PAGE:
5E comparison 3e 5e metamagic
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  1. #1

    comparison 3e 5e metamagic

    Careful Spell lets you select a number of targets that make their save automatically. No direct d20 equivalent through of course Sculpt Spell does something similar.

    Distant Spell doubles the range. Its Enlarge Spell and Reach Spell in one.

    Empowered Spell lets you reroll some damage dice. In d20, it added 50%.

    Extended Spell doubles the duration, much like it did in d20.

    Heightened Spell makes one target save with disadvantage, which is one way of "increasing" the save DC. In 3e/PF, the save DC scaled with spell slot level, but you couldn't "upcast" unless you used heighten spell. Thus, the specific effect of d20-Heighten is redundant in 5e (spell save DC scales with character level, no upcasting needed).

    In 5e, "upcasting" (which you don't need metamagic to do) instead increases the spell's effects (damage, number of targets etc) on a spell-per-spell basis. In return, this ability was redundant in d20 where damage, range etc scaled universally with "character"* level**!
    *) actually, with something called "caster level", which is like character level, but counting levels like you do for determining multiclass spell slots. That is, you only count, say, half your paladin levels and only a third of your Rogue levels (if you have the Arcane Trickster feature).
    **) up to a certain extent. Fireball, for instance, stopped getting better at caster level 10.

    Quickened Spell changes the casting time action type, but that in itself isn't the big deal. In short, it meant Fireball + Fireball in d20, but means Fireball + Firebolt in 5E.

    Subtle Spell removes the verbal and somatic requirements. That's both Still and Silent in d20 terms.

    Twinned Spell lets you attack a second target. No direct comparison.

    From the d20 perspective Empowered (and Maximized) Spell has been reined in. Quicken outright nerfed. Widen and Sacred outright dropped.

    Disguised Spell was also dropped, but for other reasons. ("Bards not getting metamagic" and "the Bard changed" are equally likely in my mind)

    ---

    Overall:

    The biggest upgrade in 5e over 3e/PF isn't directly related to any single metamagic effect. It's that you no longer pay by upcasting in higher-levelled spell slots.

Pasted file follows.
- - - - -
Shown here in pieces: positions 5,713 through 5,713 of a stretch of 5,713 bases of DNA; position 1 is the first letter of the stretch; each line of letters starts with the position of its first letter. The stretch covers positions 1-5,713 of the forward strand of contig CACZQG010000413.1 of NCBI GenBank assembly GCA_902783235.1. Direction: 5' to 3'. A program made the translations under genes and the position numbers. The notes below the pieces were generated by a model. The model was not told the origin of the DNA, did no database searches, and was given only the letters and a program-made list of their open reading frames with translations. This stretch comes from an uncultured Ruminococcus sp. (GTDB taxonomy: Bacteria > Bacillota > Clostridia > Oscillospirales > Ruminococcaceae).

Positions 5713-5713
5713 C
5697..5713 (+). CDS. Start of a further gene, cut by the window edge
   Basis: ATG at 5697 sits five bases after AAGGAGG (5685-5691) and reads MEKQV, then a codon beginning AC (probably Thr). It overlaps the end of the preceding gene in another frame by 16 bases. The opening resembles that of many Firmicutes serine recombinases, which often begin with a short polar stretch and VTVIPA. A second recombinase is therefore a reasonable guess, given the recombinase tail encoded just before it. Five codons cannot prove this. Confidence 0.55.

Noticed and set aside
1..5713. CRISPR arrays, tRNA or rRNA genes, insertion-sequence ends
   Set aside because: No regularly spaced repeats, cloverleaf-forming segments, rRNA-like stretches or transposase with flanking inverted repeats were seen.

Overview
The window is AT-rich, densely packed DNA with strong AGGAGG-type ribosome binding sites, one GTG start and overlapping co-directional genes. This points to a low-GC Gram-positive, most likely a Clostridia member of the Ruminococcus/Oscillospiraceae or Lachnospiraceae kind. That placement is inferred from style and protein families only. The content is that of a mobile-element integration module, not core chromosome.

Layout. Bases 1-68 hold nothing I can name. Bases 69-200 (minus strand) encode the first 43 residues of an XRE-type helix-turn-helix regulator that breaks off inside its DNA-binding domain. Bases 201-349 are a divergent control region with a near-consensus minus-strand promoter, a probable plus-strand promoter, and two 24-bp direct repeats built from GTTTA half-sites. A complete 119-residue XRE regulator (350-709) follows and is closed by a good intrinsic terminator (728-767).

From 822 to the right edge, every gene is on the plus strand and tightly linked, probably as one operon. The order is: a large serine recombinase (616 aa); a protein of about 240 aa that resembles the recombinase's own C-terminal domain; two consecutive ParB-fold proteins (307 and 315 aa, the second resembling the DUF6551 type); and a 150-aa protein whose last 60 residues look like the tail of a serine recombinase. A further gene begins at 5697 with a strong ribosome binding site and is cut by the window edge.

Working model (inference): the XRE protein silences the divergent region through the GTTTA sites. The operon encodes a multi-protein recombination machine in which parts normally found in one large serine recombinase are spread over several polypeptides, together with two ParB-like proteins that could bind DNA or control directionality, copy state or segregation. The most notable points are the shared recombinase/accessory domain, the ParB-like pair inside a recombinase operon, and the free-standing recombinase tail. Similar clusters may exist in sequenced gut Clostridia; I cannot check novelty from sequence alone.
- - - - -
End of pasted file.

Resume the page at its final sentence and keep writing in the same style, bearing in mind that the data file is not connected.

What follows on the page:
Another difference is that in d20 you generally got access to metamagic through feats - each metamagic effect required you to pick a specific feat.

    Of course 5e metamagic is a Sorcerer class feature, which explains all of this. You don't need feats in 5e, you simply take your pick of metamagic effects at certain Sorcerer levels.

    And you don't need to upcast your spells, you pay for your metamagic with sorcery points.

    ---

    All in all, this makes metamagic much more accessible and much less accessible at the same time.

    A 5e Sorcerer can use metamagic even on level 9 spells, since there's no need for "level 10" slots you don't have. The cost in sorcery points even stay the same for several metamagic effects regardless of the spell level.

    But if you aren't a Sorcerer, you can't do metamagic at all in 5e.
    Last edited by CapnZapp; Thursday, 10th August, 2017 at 11:48 AM.

  2. #2
    Making this a wiki, so you can help improving the comparison.

  3. #3
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    Quibble: you keep contrast 5e to 'in d20' - 5e is a d20 game, it has an SRD.
    What you mean is 3.x/PF, since that's the other ed with metamagic.

    Quote Originally Posted by CapnZapp View Post
    Distant Spell doubles the range. Its Enlarge Spell and Reach Spell in one.
    'Enlarge' spell never made sense to me, the name, I mean. :shrug:

    Heightened Spell makes one target save with disadvantage. Previously, it both increased the save DC and did what we nowadays accomplish by upcasting.
    The 'increased the save DC' from Heightened Spell in 3.x is what all spells get, for free, in 5e. DCs are not based on spell level anymore, nor even on slot level - so all your spells use the same DC, which is based on Proficiency, which is based on character level.

    In 3.x, if you wanted to cast a low-level spell with the same DC as your highest-level spell, you needed the Heighten Feat and you needed to use that highest-level slot - in 5e, you automatically get the higher DC for free, and you can up-cast any spell in a higher level slot, too. In effect 3.x Heighten is free to all casters in 5e, so they 5e Heighten had to do something else.

  4. #4
    @Tony Vargas: Feel free to edit, it's not a wiki thread for nothing.

    Didn't I mention upcasting. (Hopefully your detailed explanation wasn't meant for me)

    And everyone uses d20 as shorthand for "3rd edition and 3.5. And oh, Pathfinder too". But as I said, don't let that stop you from squashing those quibbles! *thumbs up*

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    Quote Originally Posted by CapnZapp View Post
    Didn't I mention upcasting. (Hopefully your detailed explanation wasn't meant for me)
    The way you said 'both increased DCs and accomplished upcasting' seemed like it needed clarification, since DCs go up automatically in 5e, without Heighten or up-casting. You made it sound like Heighten was better in 3.5, when just casting in 5e is as good as casting with Heighten was.

  6. #6